Analysis of the Individual Independent Predictors of In-Hospital Mortality Used in the [STTGMA.sub.LE]

Age

The mean age of low-energy patients was 75.9 [+ or -] 11.1 years. Each 1 year increase in age was associated with a 5% increase in relative risk of mortality (OR 1.05 CI: 1.03-1.07). We found a significantly higher mortality rate for patients aged 75 years or older versus those less than 75 years of age (9.3% vs. 5.9%, p < 0.01).

CCI

The mean CCI was 0.96 [+ or -] 1.4. Each 1 point increase in CCI was associated with a 28% increase risk of mortality (OR 1.28 CI: 1.14-1.44). There was a significant difference in mortality rates for patients with a CCI of 4 or more versus those with less than 4 (12.1% vs. 7.5%, p = 0.04).

ED Vitals (GCS)

The mean GCS was 14.1 [+ or -] 2.6. Each 1 point decrease in GCS was associated with a 28% increased risk of mortality (OR 0.72 CI: 0.69-0.76). There was a significant difference in mortality rates for patients with a GCS 14 or less versus those with 15 (23.6% vs. 2.6%, p < 0.01).

Anatomic Injuries (AIS_HN and AIS_CHS)

The mean AIS_HN was 1.6 [+ or -] 1.9. Each 1 point increase in AIS_HN was associated with a 67% increase risk of mortality (OR 1.67 CI: 1.49-1.87). The mean AIS_CHS was 0.2 [+ or -] 0.7. Each 1 point increase in AIS_CHS was associated with a 52% increase risk of mortality (OR 1.52 CI: 1.19-1.92).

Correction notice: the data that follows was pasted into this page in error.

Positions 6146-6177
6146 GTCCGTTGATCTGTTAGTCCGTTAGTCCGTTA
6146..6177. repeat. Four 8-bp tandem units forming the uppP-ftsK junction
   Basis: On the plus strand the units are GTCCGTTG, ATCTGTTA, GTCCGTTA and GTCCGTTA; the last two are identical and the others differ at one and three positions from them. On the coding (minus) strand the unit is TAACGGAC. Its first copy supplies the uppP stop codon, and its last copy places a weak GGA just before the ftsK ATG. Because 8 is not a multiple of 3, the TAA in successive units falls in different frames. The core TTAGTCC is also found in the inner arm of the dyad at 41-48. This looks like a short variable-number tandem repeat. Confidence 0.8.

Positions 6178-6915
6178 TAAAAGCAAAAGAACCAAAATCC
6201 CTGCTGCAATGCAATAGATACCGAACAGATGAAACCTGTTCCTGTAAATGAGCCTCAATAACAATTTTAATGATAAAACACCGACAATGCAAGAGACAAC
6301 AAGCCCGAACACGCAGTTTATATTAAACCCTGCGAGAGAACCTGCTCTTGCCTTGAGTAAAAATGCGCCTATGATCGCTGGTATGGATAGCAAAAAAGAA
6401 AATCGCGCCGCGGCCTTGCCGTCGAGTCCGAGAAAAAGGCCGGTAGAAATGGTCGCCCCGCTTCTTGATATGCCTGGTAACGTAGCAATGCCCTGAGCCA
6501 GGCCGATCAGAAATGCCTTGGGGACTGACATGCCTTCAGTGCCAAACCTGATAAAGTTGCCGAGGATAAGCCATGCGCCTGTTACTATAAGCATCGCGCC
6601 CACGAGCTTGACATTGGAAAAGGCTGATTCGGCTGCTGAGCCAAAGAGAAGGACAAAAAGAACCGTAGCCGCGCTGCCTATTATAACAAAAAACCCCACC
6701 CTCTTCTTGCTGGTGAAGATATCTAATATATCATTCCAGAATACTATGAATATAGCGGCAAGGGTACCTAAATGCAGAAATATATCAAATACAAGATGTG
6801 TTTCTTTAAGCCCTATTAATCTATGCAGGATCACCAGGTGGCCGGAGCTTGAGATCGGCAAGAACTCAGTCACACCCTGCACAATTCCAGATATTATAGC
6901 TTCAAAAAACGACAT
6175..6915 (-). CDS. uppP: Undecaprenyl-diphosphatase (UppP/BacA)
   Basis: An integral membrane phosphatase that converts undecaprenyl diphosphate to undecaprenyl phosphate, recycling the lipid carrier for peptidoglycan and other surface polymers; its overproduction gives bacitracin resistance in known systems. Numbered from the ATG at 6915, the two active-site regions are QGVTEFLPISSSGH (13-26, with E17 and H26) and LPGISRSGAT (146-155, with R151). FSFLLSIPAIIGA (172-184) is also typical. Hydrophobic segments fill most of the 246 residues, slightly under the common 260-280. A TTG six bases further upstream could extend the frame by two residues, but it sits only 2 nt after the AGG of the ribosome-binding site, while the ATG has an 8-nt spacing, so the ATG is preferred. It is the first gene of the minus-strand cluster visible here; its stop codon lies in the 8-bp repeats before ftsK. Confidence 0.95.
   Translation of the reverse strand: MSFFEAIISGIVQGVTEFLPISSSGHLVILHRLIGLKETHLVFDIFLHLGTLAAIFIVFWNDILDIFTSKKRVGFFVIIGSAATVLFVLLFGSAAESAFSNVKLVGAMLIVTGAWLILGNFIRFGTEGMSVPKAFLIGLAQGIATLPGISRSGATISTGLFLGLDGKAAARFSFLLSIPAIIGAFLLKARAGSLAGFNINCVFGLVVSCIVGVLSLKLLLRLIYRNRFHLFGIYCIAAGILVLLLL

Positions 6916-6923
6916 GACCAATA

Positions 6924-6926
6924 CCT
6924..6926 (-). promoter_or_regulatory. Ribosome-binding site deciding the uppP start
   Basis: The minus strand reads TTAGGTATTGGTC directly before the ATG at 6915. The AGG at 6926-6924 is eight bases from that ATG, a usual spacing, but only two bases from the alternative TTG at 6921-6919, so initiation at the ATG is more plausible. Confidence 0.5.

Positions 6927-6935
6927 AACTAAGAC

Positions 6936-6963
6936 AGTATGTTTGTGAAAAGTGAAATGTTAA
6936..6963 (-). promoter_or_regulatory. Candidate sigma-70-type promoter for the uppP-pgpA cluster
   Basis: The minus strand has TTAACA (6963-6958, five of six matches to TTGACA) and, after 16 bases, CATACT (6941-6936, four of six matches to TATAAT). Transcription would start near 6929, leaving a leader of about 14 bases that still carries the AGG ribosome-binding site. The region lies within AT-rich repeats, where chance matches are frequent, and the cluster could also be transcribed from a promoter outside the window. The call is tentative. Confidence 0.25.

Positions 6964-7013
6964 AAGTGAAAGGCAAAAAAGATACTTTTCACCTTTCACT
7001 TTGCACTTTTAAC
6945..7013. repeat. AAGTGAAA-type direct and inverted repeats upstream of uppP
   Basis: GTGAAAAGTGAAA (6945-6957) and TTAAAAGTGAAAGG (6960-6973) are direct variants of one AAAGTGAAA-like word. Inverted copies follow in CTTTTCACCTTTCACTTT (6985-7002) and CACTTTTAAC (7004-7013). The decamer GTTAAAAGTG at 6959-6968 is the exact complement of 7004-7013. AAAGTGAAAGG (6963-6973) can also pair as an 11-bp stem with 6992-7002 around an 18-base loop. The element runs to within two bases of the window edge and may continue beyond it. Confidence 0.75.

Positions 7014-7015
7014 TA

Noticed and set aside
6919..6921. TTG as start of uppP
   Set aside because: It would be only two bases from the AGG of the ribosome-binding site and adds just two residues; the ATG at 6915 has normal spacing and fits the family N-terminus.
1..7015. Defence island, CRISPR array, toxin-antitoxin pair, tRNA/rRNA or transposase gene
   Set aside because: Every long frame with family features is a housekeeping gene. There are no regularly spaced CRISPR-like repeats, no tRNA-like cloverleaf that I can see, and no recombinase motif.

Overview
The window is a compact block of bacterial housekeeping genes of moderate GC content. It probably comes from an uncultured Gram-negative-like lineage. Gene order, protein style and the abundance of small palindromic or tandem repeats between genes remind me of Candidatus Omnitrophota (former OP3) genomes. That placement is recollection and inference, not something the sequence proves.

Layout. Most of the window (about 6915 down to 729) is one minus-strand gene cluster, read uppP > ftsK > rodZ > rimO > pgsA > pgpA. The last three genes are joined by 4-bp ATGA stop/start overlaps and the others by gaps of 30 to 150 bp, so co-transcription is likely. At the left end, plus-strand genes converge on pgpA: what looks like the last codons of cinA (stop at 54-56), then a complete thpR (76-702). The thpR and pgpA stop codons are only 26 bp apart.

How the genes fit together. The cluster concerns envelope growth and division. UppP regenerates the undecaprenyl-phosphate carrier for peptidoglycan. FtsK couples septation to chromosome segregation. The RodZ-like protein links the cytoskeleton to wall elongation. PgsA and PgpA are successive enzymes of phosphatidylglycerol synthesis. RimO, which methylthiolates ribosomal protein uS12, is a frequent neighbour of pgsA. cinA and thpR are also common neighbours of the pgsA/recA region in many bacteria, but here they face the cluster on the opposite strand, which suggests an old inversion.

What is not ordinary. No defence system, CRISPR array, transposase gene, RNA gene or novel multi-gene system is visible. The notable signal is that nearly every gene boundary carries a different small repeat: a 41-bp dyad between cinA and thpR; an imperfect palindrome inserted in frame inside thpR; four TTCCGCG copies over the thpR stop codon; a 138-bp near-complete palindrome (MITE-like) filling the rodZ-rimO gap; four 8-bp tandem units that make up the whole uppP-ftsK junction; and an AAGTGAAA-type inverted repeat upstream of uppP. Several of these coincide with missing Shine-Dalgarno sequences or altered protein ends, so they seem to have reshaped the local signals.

Score for Trauma Triage in Middle-Age and Geriatric Trauma Patients--High Energy: Logistic Regression Analysis to Formulate Model to Predict In-Hospital Mortality

Our logistic regression analysis using variables from the four core host factors (age, PECs, ED vital signs, and anatomic injuries) yielded the following equation with the highest AUROC (0.96) and the best calibration (H-L = 4.28) for predicting the probability of in-hospital mortality (see Table 2 for different models tested):

Probability of In-Hospital Mortality = 1 / (1 [+ or -] exp(-(8.69 [+ or -] 0.11*AGE-0.37* GCS [+ or -] 0.57*AIS_HN [+ or -] 0.41*AIS_ CHS [+ or -] 0.46*AIS_EXT)))

Where: Age (continuous variable); GCS = Glasgow Coma Scale (continuous variable); AIS_HN = Head/Neck Abbreviated Injury Score (ordinal variable); AIS_CHS = Chest Abbreviated Injury Score (ordinal variable); and AIS__EXT = Extremity Abbreviated Injury Scale (ordinal variable).

Analysis of the Individual Independent Predictors of In-Hospital Mortality Used in the [STTGMA.sub.HE] Age

The mean age of high-energy cohort was 66.7 [+ or -] 9.3 years. Each 1 year increase in age was associated with a 1.1% increase in relative risk of mortality (OR 1.08 CI: 1.03-1.17).

ED Vitals (GCS)

The mean GCS was 14.1 [+ or -] 2.8. Each 1 point decrease in GCS was associated with a 31% increase risk of mortality (OR 0.69 CI: 0.64-0.75). There was a significant difference in mortality rates for patients with a GCS less than 14 versus those with 15 (20.4% vs. 1.0%, p < 0.01).